Home > computation expression, F#, monad > Retry Monad: An Implementation

Retry Monad: An Implementation

One application that seems quite intuitively to be a good case for “monadization” is that of retrying a function call upon an exception that is thrown while executing it. This may be needed for inherently unreliable operations, dependent on a network connection, for example. Discussions of this can be easily found. Here is one on StackOverflow.

The complete solution is on F# Snippets. Here is the explanation.

Any monad has these components:

  1. Monadic type: M<‘a>
  2. Return function that creates a monadic type from a value of type ‘a
  3. Bind function that is capable of linking monads together

So, in this order. We first define our monadic type:

    type RetryMonad<'a> = RetryParams -> 'a
    let rm<'a> (f : RetryParams -> 'a) : RetryMonad<'a> = f

RetryMonad is just a function, that takes RetryParams type and returns a value. How is this helpful? Well, an operation or a sequence of operations of any kind can be easily wrapped into a retry monad:

    let fn1 (x:float) (y:float) = rm (fun rp -> x * y)

I have also defined the “rm” operator for purely decorative purposes: it displays “RetryMonad” whenever it is used instead of RetryParams -> ‘a.

    let fn1 (x:float) (y:float) = rm (fun rp -> x * y)

rm operator gives us a printout of

val fn1 : float -> float -> RetryMonad<float>

in F# interactive. Otherwise it would look:

val fn1 : float -> float -> 'a -> float

RetryParams simply encapsulates our retry configuration: how many retries to perform and how long to wait between them.

    type RetryParams = {
        maxRetries : int; waitBetweenRetries : int
        }

    let defaultRetryParams = {maxRetries = 3; waitBetweenRetries = 1000}

Next we define the builder class where Bind and Return are defined, together with Delay and Run required by F#.

type RetryBuilder () =
   member this.Return (x : 'a) = fun defaultRetryParams -> x
   member this.Run(m : RetryMonad<'a>) = m
   member this.Delay(f : unit -> RetryMonad<'a>) = f ()

Next defining the Bind function is the most interesting part. Bind has a signature:

(RetryMonad * ‘a -> RetryMonad) -> RetryMonad. In other words it knows how to do two things: 1. Extract the actual value from RetryMonad, i.e. execute the underlying function with retries, and 2. pass the result onward to the next monad in the chain.

        member this.Bind (p : RetryMonad<'a>, f : 'a -> RetryMonad<'b>)  =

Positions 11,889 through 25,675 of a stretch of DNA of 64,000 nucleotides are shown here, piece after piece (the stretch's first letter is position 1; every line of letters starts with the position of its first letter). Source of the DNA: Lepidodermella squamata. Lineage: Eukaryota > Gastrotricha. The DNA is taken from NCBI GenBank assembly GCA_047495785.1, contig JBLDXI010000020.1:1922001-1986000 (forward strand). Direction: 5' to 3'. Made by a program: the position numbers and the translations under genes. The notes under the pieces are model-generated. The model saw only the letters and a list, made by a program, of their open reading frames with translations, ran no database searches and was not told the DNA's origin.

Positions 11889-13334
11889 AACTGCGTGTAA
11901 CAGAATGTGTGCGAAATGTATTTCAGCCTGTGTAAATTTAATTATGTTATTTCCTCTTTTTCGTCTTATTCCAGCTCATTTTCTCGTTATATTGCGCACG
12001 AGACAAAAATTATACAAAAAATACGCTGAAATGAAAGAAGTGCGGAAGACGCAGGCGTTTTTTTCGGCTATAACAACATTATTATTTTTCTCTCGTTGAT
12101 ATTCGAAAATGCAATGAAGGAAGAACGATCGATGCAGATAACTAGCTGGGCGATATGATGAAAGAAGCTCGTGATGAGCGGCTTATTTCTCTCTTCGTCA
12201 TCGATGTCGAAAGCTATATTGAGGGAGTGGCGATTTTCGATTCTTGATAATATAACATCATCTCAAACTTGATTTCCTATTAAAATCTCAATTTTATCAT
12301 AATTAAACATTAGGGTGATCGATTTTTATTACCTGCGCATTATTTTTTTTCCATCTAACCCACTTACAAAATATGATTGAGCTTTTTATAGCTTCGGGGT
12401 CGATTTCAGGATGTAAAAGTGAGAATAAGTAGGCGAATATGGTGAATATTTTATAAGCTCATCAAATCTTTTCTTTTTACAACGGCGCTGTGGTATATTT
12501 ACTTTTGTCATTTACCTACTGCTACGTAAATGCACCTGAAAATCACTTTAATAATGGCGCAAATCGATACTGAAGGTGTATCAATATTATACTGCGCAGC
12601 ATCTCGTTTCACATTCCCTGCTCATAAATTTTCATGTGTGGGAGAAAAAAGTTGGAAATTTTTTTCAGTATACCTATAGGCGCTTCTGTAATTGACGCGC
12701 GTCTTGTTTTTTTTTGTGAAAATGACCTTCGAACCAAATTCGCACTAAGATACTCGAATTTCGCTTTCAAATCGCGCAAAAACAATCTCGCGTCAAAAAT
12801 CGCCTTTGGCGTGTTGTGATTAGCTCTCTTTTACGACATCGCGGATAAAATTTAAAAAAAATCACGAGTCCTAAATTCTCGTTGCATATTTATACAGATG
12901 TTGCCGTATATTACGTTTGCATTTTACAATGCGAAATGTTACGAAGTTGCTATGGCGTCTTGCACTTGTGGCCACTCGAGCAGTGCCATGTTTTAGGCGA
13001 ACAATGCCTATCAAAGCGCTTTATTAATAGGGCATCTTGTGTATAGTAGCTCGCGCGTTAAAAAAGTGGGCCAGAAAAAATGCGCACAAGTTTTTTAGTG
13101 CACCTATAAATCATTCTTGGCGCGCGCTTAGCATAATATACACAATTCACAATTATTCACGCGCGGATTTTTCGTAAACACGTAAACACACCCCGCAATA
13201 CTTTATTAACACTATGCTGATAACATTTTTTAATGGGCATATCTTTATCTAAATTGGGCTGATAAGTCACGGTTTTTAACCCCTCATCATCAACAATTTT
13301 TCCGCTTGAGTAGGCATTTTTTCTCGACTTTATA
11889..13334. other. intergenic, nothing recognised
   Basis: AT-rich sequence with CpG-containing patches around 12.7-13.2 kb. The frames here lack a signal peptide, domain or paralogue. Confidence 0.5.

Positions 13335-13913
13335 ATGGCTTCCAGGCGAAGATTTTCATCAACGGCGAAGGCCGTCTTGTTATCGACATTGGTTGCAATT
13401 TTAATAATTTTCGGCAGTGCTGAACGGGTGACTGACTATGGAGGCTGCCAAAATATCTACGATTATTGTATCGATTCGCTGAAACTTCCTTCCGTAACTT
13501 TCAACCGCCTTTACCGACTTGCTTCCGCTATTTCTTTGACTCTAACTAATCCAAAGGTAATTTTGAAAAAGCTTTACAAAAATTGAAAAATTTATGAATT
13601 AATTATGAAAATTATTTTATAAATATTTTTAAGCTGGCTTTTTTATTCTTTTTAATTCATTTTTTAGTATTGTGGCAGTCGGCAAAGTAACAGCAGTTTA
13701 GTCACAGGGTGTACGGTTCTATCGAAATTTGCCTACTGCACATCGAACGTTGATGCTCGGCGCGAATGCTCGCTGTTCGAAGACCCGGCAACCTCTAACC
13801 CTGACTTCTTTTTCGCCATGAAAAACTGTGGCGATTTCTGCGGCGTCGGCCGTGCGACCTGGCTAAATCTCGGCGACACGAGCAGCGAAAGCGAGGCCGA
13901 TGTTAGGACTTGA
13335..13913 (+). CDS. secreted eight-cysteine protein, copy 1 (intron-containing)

rm (fun retryParams -> 
                let value = retryFunc p retryParams //extract the value
                f value retryParams                //... and pass it on
            )

Here retryFunc is doing all the work of executing a function with retries:

    let internal retryFunc<'a> (f : RetryMonad<'a>) =
        rm (fun retryParams -> 
            let rec execWithRetry f i e =
                match i with
                | n when n = retryParams.maxRetries -> raise e
                | _ -> 
                    try
                        f retryParams //actual execution
                    with 
                    | e -> Thread.Sleep(retryParams.waitBetweenRetries); execWithRetry f (i + 1) e
            execWithRetry f 0 (Exception())
            ) 

Notice here that retryParams are available to the function during execution. This opens up possibilities of how the function may tune its actions depending on the retry policy. In this example there is not much to do, but RetryParams may theoretically be a more sophisticated type.

retryFunc throws the exception it gets from the function if there is an unrecoverable failure.
Since execWithRetry is tail recursive, there is no punishment normally associated with recursion (dipping into the stack, etc). In functional languages this is essentially a “while” loop.

This is it! The only thing left to do is to create an instance of the builder:

let retry = RetryBuilder()

An example program is below. Since we are chaining monads of the RetryMonad type, actual functions need to first be “wrapped” in it. See definitions of fn1 and fn2. “rm” in the body of those functions is just for “show”, not strictly necessary.

let Main(args) =
    
    let fn1 (x:float) (y:float) = rm (fun rp -> x * y)
    let fn2 (x:float) (y:float) = rm (fun rp -> if y = 0. then raise (invalidArg "y" "cannot be 0") else x / y)

    try
        let x = 
            (retry {
                let! a = fn1 7. 5.
                let! b = fn1 a 10.
                return b
            }) defaultRetryParams 

        printfn "first retry: %f" x

        let retryParams = {maxRetries = 5; waitBetweenRetries = 100}

        let ym = 
            retry {
                let! a = fn1 7. 5.
                let! b = fn1 a a
                let! c = fn2 b 0.
                return c
            }

        let y = ym retryParams
        0
    with
        e -> Console.WriteLine(e.Message); 1

This is slightly contrived, of course but you can see it in action if you insert some debugging output into the body of the functions, like I did in the complete solution:

Attempt 1
Result: 35. MaxRetries: 3. Wait: 1000.
Attempt 1
Result: 350. MaxRetries: 3. Wait: 1000.
first retry: 350.000000

Attempt 1
Result: 35. MaxRetries: 5. Wait: 100.
Attempt 1
Result: 1225. MaxRetries: 5. Wait: 100.
Attempt 1
Attempt 2
Attempt 3
Attempt 4
Attempt 5
cannot be 0
Parameter name: y
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